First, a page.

“Can you say ‘mother-daughter literary catastrophe’? That’s what our book club was.”
Adrienne Haus is the survivor of a mother-daughter book club. Most of them didn’t want to join; her mother signed her up because she was stuck at home all summer, with her knee in a brace. CeeCee’s parents forced her to join after cancelling her Paris trip because she bashed up their car. The members of “The Unbearable Book Club”—CeeCee, Jill, Wallis, and Adrienne—were all going into eleventh-grade A.P. English. But they weren’t friends. They were literary prisoners, sweating, reading classics, and hanging out at the pool. If you want to find out how membership in a book club can end up with a person being dead, open this book and read her essay, which she’ll turn in when she goes back to school. . . .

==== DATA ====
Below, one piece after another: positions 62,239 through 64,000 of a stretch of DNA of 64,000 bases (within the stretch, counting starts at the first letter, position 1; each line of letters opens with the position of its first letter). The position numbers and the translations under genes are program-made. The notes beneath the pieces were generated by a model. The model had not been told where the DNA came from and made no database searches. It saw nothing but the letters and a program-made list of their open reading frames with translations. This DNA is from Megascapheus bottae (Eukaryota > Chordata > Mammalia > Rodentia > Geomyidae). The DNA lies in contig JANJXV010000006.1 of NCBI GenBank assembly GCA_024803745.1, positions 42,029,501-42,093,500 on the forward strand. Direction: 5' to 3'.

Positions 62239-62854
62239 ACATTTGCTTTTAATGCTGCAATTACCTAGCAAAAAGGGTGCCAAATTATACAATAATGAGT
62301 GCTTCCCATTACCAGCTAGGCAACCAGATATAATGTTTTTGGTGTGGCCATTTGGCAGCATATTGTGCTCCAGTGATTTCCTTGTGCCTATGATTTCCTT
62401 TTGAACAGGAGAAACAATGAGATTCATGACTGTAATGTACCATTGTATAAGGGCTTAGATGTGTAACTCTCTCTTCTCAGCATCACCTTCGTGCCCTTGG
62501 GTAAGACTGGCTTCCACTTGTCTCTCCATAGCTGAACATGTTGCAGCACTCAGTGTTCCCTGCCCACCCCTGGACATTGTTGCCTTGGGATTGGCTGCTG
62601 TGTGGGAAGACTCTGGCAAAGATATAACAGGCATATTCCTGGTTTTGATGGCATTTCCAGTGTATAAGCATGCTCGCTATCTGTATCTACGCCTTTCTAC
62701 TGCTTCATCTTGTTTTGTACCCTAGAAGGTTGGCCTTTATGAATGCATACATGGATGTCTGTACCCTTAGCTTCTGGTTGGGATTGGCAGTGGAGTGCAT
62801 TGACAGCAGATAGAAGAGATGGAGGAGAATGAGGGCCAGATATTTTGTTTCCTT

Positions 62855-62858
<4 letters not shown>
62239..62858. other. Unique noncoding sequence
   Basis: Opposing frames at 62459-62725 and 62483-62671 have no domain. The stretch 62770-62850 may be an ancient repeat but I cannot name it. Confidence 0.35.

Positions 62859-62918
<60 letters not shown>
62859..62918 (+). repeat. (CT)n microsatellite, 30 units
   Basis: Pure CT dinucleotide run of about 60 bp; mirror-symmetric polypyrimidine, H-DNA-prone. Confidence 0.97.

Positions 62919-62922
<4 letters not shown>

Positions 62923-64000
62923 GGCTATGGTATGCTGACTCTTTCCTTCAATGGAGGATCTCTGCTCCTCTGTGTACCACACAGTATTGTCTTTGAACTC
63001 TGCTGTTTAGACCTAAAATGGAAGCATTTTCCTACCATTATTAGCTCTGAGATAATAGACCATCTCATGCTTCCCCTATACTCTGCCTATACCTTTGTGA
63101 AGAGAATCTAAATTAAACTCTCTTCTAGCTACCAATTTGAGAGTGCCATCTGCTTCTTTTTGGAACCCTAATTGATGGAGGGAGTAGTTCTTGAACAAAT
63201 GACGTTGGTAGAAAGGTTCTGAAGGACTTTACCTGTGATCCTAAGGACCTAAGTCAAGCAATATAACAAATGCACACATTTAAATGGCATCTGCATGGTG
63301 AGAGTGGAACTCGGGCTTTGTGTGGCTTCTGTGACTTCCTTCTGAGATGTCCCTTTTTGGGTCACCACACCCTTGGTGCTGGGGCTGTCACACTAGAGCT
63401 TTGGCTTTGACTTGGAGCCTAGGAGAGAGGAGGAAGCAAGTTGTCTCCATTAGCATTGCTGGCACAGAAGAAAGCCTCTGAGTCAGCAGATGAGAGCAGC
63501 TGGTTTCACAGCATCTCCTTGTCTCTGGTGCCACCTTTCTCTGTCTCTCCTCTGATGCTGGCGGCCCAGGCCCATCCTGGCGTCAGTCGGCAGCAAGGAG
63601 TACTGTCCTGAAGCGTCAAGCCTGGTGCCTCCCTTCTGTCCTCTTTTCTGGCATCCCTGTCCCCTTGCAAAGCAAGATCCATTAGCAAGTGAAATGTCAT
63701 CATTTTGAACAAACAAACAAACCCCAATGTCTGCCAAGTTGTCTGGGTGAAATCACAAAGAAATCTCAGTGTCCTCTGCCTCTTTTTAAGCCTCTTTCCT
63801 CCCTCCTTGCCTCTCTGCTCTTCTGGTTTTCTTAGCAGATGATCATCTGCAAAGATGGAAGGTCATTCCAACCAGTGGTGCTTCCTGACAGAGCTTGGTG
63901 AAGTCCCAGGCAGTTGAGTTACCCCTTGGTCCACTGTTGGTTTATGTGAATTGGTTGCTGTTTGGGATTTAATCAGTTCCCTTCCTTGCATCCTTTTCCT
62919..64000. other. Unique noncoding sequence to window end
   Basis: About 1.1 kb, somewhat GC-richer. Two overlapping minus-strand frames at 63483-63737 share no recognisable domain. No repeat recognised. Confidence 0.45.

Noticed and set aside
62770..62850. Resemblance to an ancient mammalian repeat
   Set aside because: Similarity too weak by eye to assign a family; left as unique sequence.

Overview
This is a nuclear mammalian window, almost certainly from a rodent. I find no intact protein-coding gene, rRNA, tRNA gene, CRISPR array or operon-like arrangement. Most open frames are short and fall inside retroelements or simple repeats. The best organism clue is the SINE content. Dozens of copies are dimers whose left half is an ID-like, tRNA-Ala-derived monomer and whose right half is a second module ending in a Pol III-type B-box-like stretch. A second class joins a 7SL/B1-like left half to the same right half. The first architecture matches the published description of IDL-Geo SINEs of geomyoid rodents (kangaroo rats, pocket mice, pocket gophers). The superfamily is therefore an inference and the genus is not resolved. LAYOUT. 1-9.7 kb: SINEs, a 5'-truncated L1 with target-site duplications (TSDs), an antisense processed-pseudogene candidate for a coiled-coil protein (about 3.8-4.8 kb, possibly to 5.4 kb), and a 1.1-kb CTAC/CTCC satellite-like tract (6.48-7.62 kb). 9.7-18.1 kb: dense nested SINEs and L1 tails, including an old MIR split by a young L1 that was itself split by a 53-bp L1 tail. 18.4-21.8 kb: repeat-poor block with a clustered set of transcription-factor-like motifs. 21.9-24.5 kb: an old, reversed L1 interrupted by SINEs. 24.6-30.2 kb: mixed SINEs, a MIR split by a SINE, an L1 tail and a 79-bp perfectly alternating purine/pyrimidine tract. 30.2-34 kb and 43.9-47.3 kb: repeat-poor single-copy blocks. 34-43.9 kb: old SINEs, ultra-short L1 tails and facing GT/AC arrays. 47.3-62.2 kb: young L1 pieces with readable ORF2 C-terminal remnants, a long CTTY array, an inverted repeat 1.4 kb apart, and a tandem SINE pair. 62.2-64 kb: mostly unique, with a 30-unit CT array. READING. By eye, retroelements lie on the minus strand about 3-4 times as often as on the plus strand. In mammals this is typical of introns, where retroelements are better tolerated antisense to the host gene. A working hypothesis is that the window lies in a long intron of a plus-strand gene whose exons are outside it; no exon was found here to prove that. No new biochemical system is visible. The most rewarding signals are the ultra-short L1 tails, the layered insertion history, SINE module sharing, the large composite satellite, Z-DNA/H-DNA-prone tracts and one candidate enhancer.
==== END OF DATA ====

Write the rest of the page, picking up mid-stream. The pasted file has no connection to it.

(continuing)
Julie Schumacher grew up in Wilmington, Delaware. Her first novel, The Body Is Water, was published by Soho Press in 1995 and was an ALA Notable Book of the Year and a finalist for the PEN/Hemingway Award and the Minnesota Book Award. Her other books include a short story collection, An Explanation for Chaos, and five books for younger readers: The Unbearable Book Club for Unsinkable Girls (available May 8), Black Box, The Book of One Hundred Truths, The Chain Letter, and Grass Angel. Julie Schumacher lives in St. Paul and is a faculty member in the Creative Writing Program and the Department of English at the University of Minnesota.